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August 20th, 2008, 11:22 PM   #1
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Probability and Algebra problem

There has been an outbreak of a rare but fatal infectious disease nationwide. This incidence rate for a large population is 1 in 25000. Assume the incidence rate is uniform across the population.

The public health department wants to test every individual in the population for the disease. This can be done with a small blood sample from each member of the population.

Assume the population to be tested consists of 1 million people, and that each blood test costs $10. Then the total cost of testing the population is $10 million.

A cheaper way to test every individual is to combine a certain number of blood samples (into a "cluster") and to administer just one test to this cluster. For example, assume that 1000 samples are combined, so the "cluster size" equals 1000. The blood test is administered just once to the entire cluster. If the test is negative then the outcome is that none of the 1000 individuals are infected. For $10, 1000 people have been tested.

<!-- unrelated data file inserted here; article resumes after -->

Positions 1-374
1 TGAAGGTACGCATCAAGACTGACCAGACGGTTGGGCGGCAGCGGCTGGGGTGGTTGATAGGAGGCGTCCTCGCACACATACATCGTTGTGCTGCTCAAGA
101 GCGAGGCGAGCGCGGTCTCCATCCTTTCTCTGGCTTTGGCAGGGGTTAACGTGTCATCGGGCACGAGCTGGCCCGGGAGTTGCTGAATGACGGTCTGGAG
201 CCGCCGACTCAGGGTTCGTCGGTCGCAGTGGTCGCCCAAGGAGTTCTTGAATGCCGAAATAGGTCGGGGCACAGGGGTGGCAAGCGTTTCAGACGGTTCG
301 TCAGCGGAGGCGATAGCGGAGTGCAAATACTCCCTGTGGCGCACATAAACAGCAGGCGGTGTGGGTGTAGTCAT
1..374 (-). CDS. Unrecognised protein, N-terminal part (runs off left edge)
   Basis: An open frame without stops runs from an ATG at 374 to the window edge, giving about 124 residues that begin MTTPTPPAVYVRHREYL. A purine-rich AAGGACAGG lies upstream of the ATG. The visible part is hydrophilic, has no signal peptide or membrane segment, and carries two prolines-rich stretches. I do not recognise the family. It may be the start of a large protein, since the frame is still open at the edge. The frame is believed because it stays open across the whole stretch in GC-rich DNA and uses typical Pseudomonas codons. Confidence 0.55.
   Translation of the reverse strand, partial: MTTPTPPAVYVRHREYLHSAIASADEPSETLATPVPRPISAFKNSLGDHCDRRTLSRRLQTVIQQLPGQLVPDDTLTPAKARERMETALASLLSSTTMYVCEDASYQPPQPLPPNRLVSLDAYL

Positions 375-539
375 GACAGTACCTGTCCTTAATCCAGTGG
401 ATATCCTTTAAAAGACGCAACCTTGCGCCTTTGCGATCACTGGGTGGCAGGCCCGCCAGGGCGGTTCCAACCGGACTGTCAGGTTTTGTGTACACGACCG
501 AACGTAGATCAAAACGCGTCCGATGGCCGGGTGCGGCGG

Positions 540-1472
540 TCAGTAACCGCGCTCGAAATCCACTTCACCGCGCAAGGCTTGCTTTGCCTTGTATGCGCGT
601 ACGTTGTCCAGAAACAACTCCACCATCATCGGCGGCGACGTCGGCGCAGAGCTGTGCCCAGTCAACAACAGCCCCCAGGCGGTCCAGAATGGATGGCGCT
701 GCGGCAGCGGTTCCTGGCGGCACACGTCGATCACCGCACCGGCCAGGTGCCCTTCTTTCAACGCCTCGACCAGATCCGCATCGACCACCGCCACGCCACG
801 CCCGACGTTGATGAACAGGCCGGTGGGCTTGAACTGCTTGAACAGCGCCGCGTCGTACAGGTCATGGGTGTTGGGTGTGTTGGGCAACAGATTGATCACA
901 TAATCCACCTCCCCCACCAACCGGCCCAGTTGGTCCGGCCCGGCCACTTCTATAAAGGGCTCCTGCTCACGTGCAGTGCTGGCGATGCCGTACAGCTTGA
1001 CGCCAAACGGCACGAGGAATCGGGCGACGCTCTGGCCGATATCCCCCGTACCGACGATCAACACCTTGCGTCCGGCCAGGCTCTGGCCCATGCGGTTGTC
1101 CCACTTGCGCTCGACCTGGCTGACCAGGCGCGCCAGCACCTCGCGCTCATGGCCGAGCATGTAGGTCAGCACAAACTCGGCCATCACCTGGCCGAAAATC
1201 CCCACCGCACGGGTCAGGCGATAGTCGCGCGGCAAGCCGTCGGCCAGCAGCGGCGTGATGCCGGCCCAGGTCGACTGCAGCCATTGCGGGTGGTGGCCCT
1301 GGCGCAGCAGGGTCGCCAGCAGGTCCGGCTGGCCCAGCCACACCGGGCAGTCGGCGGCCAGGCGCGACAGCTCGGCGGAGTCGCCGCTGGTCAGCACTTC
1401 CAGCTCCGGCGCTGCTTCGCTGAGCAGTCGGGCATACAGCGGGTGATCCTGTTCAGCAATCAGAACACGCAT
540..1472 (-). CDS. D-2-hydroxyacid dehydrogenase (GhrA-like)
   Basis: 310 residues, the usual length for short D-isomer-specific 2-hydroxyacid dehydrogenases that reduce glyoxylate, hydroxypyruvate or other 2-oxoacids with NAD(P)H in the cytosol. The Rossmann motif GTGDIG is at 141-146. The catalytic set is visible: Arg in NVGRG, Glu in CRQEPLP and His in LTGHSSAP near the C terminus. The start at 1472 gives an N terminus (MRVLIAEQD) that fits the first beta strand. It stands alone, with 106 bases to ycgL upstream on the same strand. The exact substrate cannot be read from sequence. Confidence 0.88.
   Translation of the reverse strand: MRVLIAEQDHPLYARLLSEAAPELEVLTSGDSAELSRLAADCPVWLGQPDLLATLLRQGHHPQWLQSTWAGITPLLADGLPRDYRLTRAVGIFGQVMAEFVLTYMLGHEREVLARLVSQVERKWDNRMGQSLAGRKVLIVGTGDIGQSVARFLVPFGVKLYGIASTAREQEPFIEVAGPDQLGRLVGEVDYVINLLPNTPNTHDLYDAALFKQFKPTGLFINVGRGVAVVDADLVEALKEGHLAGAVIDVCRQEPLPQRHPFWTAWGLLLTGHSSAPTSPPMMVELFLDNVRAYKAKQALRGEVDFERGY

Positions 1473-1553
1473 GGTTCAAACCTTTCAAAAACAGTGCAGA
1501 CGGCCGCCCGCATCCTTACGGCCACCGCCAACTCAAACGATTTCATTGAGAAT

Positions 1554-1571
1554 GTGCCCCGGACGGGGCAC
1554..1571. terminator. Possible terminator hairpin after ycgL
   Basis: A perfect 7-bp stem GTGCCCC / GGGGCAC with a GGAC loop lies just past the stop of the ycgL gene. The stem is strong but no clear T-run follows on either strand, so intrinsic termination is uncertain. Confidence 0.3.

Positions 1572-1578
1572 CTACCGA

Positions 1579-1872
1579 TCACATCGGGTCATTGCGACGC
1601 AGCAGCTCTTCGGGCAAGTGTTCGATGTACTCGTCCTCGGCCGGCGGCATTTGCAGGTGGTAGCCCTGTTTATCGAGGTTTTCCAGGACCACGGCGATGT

If the test is positive, each individual in the infected cluster will be re-tested.

A clever mathematician maintains that for the population, incedence rate and cost for the blood test given above, the average cost of administering the blood test for a cluster of 1000 is well below half a million dollars.
Algebraically show that this is true.

Any help with this would be greatly appreciated.
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August 21st, 2008, 04:15 AM   #2
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Re: Probability and Algebra problem

1000 initial tests @ $10 each --> $10,000.
There are 1,000,000 / 25,000 = 40 people expected to be infected.
At most there will be 40 infected people per infected group; at least 1. Thus there are 1 to 40 infected groups, requiring 1,000 to 40,000 additional tests.
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August 21st, 2008, 01:44 PM   #3
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Re: Probability and Algebra problem

Thanks for the reply, I will continue working this question with the information you have given me.
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